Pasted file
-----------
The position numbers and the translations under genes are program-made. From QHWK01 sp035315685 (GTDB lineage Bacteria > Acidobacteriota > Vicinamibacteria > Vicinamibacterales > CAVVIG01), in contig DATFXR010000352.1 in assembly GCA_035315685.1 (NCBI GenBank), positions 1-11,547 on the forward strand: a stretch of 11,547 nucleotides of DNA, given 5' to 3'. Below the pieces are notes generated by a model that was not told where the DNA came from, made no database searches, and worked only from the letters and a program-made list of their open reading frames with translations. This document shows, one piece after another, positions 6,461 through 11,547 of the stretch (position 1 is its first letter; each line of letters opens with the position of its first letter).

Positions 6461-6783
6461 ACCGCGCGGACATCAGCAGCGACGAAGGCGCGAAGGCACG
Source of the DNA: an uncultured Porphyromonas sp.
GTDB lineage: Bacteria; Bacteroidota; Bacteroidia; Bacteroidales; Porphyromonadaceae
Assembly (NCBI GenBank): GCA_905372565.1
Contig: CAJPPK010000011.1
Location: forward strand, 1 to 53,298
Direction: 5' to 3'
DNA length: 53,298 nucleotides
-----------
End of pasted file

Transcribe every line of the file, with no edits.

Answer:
The position numbers and the translations under genes are program-made. From QHWK01 sp035315685 (GTDB lineage Bacteria > Acidobacteriota > Vicinamibacteria > Vicinamibacterales > CAVVIG01), in contig DATFXR010000352.1 in assembly GCA_035315685.1 (NCBI GenBank), positions 1-11,547 on the forward strand: a stretch of 11,547 nucleotides of DNA, given 5' to 3'. Below the pieces are notes generated by a model that was not told where the DNA came from, made no database searches, and worked only from the letters and a program-made list of their open reading frames with translations. This document shows, one piece after another, positions 6,461 through 11,547 of the stretch (position 1 is its first letter; each line of letters opens with the position of its first letter).

Positions 6461-6783
6461 ACCGCGCGGACATCAGCAGCGACGAAGGCGCGAAGGCACG
Source of the DNA: an uncultured Porphyromonas sp.
GTDB lineage: Bacteria; Bacteroidota; Bacteroidia; Bacteroidales; Porphyromonadaceae
Assembly (NCBI GenBank): GCA_905372565.1
Contig: CAJPPK010000011.1
Location: forward strand, 1 to 53,298
Direction: 5' to 3'
DNA length: 53,298 nucleotides